Trump’s Tweets Leave COVID-19 Relief to Schools in Limbo
October 08, 2020 11:50 pm
Last week, House Democrats brought a new version of the Health and Economic Recovery Omnibus Emergency Solutions (HEROES) Act to the table that dedicated more funding for education and home internet. But President Trump sidelined the negotiations, declaring that he will not agree to a full relief package until after the presidential election.
After a series of tweets, President Trump left the American public in a state of confusion about if, and when, to expect any further coronavirus relief. As we covered in our last Federal Flash, House Democrats attempted to jump-start negotiations with the White House by passing an updated HEORES Act. The new bill has a lower price tag overall but provides $125 billion more education funding than the original proposal.
As House Speaker Nancy Pelosi (D-CA) and Treasury Secretary Steven Mnuchin were continuing to negotiate behind the scenes, Trump tweeted that he would not agree to a new coronavirus relief package before the November election. In doing so, he ignored advice from Federal Reserve Chair Jerome Powell who warned about the consequences of abandoning action to boost the economy. Shortly after, stocks tanked and several lawmakers urged the president to consider how cutting off negotiations could affect Republicans’ reelection prospects.
President Trump is now walking back from his hard line—raising the possibility of piecemeal relief bills, rather than the comprehensive approach that Pelosi and Mnuchin had been exploring. Taking to Twitter again, the president urged Congress to pass a bill with a new round of $1,200 stimulus checks and to approve additional aid for airlines and small businesses. However, Pelosi has expressed concern with the idea of passing individual COVID-19 bills and reiterated the importance of providing funds for state and local governments and for education.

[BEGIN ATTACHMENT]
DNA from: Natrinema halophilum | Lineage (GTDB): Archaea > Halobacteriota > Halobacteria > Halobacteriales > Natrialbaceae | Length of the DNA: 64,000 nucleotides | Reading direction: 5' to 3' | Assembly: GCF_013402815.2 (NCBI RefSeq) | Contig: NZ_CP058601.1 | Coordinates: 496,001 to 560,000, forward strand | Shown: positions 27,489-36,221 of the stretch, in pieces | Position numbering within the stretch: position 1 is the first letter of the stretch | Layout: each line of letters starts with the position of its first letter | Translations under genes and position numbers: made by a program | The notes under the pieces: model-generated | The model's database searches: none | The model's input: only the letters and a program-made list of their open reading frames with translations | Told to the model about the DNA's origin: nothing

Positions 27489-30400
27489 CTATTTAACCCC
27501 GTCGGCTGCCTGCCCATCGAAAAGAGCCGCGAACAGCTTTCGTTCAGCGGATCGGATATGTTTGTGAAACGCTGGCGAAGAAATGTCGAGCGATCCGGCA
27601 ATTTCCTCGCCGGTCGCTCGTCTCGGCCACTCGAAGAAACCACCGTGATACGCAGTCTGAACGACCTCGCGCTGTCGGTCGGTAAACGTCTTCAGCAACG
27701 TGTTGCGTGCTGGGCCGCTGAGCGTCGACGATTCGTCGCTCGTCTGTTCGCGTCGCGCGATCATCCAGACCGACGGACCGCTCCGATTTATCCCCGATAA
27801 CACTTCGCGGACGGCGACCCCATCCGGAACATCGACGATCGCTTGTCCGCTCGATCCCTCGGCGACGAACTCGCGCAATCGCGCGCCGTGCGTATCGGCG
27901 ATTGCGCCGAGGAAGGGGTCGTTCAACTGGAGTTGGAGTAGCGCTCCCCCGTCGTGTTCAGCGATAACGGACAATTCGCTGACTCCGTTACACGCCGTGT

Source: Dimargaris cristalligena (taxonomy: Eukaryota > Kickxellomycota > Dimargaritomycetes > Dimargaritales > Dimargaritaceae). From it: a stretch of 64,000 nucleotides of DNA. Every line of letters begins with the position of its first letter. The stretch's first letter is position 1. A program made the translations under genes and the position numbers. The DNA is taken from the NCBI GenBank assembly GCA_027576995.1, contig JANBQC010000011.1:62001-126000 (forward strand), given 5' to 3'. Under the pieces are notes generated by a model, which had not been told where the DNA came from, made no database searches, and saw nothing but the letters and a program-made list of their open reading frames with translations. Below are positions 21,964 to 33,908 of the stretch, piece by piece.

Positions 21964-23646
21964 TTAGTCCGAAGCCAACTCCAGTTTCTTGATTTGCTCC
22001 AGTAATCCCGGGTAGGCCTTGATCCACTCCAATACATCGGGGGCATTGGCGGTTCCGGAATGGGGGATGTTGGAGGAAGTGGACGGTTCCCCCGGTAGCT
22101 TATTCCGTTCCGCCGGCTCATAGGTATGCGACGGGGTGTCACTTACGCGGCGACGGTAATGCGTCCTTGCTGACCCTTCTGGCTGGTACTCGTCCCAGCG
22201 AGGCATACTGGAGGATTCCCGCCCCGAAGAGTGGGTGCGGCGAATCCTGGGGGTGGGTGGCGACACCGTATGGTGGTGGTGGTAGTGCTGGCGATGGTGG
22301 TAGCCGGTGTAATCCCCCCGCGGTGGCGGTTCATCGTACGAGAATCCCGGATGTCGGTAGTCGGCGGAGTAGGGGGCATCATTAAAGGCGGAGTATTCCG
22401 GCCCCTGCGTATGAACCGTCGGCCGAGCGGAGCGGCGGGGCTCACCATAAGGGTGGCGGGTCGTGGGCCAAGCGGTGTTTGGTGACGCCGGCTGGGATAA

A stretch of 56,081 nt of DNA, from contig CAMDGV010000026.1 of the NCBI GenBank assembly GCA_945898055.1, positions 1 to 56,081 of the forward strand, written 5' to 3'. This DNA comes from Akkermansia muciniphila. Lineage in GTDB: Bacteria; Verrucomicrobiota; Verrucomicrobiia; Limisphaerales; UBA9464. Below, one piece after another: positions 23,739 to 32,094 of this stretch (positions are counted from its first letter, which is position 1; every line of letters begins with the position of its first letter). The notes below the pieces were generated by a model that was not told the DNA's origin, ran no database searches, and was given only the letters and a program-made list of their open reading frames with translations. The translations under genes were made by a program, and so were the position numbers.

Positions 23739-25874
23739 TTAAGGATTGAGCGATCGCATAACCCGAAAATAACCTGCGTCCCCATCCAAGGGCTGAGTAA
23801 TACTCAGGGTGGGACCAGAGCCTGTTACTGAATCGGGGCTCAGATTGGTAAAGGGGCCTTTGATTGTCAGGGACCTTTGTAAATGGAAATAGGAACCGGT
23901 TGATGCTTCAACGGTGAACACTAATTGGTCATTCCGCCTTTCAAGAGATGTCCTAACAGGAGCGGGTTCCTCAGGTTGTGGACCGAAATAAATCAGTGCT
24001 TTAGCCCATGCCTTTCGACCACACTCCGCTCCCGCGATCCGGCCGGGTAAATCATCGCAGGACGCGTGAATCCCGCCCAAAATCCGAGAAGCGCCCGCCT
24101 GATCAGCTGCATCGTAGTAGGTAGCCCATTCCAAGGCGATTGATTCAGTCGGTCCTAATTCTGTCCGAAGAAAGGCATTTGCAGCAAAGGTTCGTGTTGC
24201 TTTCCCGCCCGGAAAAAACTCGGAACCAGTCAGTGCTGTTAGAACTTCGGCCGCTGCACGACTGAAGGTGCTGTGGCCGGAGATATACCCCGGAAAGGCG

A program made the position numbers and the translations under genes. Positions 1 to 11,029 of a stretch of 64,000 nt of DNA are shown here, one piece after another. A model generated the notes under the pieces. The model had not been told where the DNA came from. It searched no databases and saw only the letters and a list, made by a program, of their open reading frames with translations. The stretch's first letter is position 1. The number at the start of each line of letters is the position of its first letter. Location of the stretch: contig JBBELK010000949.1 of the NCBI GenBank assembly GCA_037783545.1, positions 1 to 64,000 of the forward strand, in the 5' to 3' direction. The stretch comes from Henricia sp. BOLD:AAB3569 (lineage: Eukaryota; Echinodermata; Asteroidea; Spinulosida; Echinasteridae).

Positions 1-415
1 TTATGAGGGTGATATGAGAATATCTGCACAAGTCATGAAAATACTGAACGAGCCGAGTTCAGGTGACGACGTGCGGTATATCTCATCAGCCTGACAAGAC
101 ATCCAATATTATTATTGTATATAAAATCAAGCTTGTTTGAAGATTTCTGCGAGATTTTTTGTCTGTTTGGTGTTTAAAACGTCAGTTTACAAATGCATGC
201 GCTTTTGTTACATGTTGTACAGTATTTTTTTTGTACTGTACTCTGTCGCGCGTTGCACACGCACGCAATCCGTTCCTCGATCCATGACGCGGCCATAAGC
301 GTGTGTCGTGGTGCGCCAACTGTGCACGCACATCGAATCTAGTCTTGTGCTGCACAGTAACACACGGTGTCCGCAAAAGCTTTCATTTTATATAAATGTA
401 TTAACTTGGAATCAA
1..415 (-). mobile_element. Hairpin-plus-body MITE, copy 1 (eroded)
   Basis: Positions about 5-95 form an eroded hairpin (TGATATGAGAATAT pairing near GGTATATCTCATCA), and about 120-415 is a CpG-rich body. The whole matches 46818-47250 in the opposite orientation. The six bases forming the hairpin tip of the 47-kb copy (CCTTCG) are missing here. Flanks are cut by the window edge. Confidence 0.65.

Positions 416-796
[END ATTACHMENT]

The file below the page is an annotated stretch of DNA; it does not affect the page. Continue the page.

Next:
Unfortunately, President Trump hasn’t highlighted aid to schools as part of any piecemeal solution, suggesting that additional funds for education will not be provided unless broad stimulus talks resume. Though the Coronavirus Aid, Relief, and Economic Security (CARES) Act provided more than $13 billion to K–12 schools this spring, education leaders have said much more is needed to properly and safely educate students during the pandemic. Trump signaled his willingness to negotiate with Congress if he wins the presidential election but did not say what he plans to do otherwise. As always, we will keep you posted.
This blog post represents a slightly edited transcript of the October 9 episode of Federal Flash, the Alliance for Excellent Education’s (All4Ed’s) video series on important developments in education policy in Washington, DC. The podcast and video versions are embedded below. For an alert when the next episode of Federal Flash is available, email firstname.lastname@example.org.
Anne Hyslop is assistant director for policy development and government relations at All4Ed.